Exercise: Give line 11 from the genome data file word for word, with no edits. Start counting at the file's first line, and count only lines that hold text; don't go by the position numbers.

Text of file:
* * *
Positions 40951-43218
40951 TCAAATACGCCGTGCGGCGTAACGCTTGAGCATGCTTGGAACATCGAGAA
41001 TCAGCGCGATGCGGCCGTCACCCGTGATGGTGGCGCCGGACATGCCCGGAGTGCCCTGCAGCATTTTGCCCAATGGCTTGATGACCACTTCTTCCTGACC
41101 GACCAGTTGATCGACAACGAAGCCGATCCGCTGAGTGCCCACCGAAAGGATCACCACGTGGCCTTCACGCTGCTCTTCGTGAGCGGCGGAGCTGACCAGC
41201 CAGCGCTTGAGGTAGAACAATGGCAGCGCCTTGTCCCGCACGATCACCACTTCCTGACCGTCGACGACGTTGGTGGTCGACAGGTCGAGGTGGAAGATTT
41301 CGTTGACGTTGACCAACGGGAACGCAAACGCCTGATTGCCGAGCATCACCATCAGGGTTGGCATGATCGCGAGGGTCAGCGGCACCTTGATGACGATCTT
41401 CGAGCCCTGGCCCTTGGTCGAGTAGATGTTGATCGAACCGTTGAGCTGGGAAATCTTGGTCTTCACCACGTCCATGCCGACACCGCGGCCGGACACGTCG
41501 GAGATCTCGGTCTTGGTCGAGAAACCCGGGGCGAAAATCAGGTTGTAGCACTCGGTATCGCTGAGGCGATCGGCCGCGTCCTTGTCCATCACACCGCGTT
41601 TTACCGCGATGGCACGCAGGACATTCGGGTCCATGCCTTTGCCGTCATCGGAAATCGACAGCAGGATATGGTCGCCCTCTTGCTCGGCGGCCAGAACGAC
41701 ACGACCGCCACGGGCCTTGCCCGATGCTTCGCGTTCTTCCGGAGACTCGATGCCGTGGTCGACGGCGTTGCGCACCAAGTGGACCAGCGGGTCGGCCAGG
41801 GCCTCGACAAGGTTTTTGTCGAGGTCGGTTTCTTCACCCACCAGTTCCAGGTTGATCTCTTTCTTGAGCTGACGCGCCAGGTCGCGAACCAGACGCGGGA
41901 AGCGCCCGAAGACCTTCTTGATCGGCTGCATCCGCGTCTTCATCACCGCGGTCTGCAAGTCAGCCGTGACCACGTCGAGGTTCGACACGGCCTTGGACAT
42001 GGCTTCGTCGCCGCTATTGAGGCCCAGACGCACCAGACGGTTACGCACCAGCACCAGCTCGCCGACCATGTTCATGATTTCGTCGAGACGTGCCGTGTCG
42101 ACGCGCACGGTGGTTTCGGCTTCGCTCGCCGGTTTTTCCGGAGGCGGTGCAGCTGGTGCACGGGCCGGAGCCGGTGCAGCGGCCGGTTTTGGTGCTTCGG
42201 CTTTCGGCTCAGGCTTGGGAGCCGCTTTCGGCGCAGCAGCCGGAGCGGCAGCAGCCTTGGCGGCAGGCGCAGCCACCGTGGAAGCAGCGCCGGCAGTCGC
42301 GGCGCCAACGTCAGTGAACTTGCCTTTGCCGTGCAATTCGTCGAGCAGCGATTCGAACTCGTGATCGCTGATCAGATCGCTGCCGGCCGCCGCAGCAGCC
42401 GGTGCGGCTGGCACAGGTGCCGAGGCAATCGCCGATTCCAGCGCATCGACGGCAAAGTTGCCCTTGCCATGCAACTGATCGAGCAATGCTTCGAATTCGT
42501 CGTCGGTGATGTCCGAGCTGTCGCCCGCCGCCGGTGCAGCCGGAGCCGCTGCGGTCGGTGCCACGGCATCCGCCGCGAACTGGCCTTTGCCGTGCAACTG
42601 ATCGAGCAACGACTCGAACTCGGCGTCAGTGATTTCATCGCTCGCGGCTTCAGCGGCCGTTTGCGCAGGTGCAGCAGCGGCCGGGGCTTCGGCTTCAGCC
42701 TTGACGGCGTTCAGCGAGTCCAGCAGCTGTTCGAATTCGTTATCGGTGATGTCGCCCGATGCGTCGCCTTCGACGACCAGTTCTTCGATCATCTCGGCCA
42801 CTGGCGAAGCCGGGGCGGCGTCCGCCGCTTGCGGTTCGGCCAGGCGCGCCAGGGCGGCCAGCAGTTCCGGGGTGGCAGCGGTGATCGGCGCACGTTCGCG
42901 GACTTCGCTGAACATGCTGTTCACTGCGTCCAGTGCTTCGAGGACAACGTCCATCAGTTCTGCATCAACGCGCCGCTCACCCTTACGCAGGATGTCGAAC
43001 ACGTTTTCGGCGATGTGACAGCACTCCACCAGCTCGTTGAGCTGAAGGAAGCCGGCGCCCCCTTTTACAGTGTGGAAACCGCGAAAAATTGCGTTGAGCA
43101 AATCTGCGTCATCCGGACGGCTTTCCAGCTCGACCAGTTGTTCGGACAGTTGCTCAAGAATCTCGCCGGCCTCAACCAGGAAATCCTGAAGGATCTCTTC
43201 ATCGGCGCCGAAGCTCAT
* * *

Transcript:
41801 GCCTCGACAAGGTTTTTGTCGAGGTCGGTTTCTTCACCCACCAGTTCCAGGTTGATCTCTTTCTTGAGCTGACGCGCCAGGTCGCGAACCAGACGCGGGA